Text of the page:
Thursday, April 2, 2009

How do I accept this? Please give advice.

I knew the day would come. I know that I have to find a way to work through it, but it's so hard for me to see Carson exposed to stuff I don't want him to be exposed to.

We have neighbors up the street who have a child just a few days younger than Carson. They are the only neighbors we know with a child his age and his mother and I enjoy chatting together while the kids are playing.

They usually come down to our house, but the last couple times, she's invited us to come visit them and once even kept Carson for me for a few hours. It's difficult for me though because they have a very different type of household. I think overall, our parenting styles are not that different. To the best of my knowledge, they do not use corporal punishment, I've see her implement time-outs effectively and appropriately, they eat healthy (even better than we do), and she praises their achievements and believes their educations are important.

However, we don't allow weapons as toys. No guns, swords, pretending to be a power ranger, etc. My boys were NEVER even aware of those things until being around their son. (We'll call me Johnny). Almost everything Johnny plays is a gun, sword, light saber, etc. That's when he is playing. He wants to spend the entire time playing video games. Now Carson has a V-Smile that he plays about once every couple months for about 30 minutes. He really has no interest and never asks. Johnny however has a Nintendo Wii (which I've not seen him play), an XBox, and a Playstation. He plays very (to me) violent games where skeletons attack the guy and he cuts them open with swords, people kick the crap out of each other, people shoot bad guys, etc. Even when his mom tells him to turn it off, then he just talks constantly about it. Carson will even ask him to play something with him and Johnny will just say, I don't want to. "I want to play my game." and then pout b/c his mom says no or talk about it and act out the shooting or kicking.

I want Carson to have friends and I love that they are so close and the same age and that I enjoy talking to his mother. His mom also has depression as well and so we've been able to be so open with each other and can call one another when we are having bad days.

I am having the hardest time though with Carson talking about these things or wanting to have those kinds of toys. I don't like know that he wants to kick at stuff or pretend he has a sword that he's cutting his brother in half with. When we stop him and talk to him about it, he stops, but it's a conversation every time we've played with this child. Carson understands that Johnny's house has different rules about what's okay than our house, but now Carson says he wants to go there so he can watch Johnny play those games or so he can play guns.

How as a mother do I deal with this? How as a mother do I accept that I can't control everything he will be exposed to in this world?


Viv said...

We have a Wii. My four older children share it. The types of games they play are very different. There are a couple of National Geographic based games that my daughter has that I LOVE love love. My boys have some really decent games as well. One idea might be to talk to the Mom and tell her that you are having some discipline issues with your son trying to reenact what he sees in the games they play together. I would offer to rent a game that I like and wouldn't mind letting the boys play...and hopefully that will solve the problem with violence in games.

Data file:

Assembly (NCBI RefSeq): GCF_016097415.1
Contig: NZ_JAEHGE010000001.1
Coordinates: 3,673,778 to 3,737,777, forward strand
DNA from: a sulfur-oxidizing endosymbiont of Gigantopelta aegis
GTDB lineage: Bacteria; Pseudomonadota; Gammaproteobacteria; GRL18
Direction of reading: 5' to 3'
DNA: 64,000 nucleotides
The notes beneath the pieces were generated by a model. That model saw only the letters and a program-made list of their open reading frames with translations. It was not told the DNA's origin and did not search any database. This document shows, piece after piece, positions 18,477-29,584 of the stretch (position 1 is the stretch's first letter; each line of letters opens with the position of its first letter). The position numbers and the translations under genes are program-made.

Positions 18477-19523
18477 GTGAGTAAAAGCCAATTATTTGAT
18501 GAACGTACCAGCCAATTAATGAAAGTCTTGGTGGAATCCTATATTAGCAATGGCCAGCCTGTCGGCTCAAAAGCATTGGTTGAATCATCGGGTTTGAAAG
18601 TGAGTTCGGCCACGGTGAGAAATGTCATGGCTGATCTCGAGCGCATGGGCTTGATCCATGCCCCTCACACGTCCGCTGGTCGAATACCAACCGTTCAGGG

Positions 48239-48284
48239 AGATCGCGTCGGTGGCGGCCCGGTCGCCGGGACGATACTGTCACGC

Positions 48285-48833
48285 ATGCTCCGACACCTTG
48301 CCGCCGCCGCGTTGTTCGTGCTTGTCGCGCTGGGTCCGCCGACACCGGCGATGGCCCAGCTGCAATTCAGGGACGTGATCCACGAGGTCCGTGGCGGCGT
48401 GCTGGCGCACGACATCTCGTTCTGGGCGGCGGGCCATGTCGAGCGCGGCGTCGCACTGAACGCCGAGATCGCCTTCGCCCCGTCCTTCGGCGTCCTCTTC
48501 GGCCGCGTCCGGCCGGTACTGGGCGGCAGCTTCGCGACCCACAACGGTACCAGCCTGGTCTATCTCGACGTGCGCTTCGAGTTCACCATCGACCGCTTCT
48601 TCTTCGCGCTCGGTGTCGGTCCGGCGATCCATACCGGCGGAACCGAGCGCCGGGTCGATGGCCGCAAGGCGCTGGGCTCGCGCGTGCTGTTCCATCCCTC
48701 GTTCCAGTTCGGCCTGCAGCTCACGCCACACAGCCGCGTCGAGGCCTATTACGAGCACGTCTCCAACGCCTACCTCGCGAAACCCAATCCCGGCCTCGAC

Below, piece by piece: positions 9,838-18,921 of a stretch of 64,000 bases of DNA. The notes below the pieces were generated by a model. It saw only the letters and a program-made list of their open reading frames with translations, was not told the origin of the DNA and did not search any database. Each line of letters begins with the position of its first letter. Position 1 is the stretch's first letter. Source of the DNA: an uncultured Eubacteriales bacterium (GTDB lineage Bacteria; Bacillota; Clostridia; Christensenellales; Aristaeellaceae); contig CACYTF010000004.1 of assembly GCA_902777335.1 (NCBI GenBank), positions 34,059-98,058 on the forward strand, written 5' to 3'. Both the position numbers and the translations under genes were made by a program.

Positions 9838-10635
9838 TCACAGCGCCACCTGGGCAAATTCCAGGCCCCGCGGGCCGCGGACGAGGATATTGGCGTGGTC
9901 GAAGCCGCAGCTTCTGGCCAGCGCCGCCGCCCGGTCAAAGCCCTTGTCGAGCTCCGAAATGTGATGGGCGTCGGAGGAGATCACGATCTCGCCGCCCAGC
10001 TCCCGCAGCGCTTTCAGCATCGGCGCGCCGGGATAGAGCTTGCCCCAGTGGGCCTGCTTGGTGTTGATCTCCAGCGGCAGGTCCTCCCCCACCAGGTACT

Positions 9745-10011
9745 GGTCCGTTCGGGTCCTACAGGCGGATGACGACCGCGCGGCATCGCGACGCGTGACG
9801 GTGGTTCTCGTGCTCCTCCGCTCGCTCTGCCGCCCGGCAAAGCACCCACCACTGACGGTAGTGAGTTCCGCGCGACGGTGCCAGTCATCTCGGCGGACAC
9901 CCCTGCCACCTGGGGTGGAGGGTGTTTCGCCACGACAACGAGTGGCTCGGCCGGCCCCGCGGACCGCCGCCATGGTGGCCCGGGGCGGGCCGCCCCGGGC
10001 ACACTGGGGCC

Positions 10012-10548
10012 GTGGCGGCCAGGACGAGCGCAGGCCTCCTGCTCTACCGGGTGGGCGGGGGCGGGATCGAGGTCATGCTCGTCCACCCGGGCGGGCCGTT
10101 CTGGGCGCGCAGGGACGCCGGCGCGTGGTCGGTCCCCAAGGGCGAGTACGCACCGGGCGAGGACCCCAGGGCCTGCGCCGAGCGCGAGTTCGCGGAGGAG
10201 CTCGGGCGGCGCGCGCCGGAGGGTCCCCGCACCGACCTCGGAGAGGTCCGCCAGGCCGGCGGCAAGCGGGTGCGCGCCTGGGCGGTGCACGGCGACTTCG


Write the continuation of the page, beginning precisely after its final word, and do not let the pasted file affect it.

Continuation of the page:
In the grand scheme of things it gets harder and harder to deal with outside influence as children get older. By exposing your son to some of it now, you may lessen his interest in it later.

I don't allow toy guns in my home, and as a result, I returned toy guns purchased by my Aunt for safe keeping over at her house. My children play with them there, but, never at home. Perfect solution? Nope. When I tried to ban them from touching toy guns, their great aunt bought them all toy cross bows...which wasn't where I was trying to go with that at all. So, in the interest of trying not to let the forbidden fruit look too sweet and tempting...I compromised.

In the end though, it is all about what you are comfortable with, and of course what works for your family.

kim said...

We also allow playstation and have a Wii.
We do try and keep the games age appropriate. That does not mean every game is educational. Even in the Star Wars lego games which is meant for the younger crowd there is still sword and gun play.
We also allow play guns and swords. We discuss the difference between real and pretend and we do ask parents of the kiddos who come over to play if they are okay with the gun play. We also always ask families if they have the real thing in their home.
It is my oldest who is 9yrs old that is into the guns. In general we find that they are not shooting at one another, but play army and are always looking for the 'bad-guys'.
I guess I count it as a learning experience. It is one of those things that I would rather have him openly play with, rather than be so curious that he makes a bad choice in a more dangerous situation, like finding a real gun.
I don't know if this is right, but it works for us.

girldogtorch said...

I think you're doing the right thing-- it sounds like the intensity of his fascination with his friend's toys is a natural, bubbly curiosity. Remember that research shows that parents and the family have much more influence than friends (even though it doesn't always feel that way), so it's still you who are forming and influencing him. If anything, these are ample opportunities for you to be consistent, kind, and firm, and for your son to learn the boundary again and again, which kids need.

Heidi said...

I have no advice for you, but wanted to give you a big hug about the bad situation.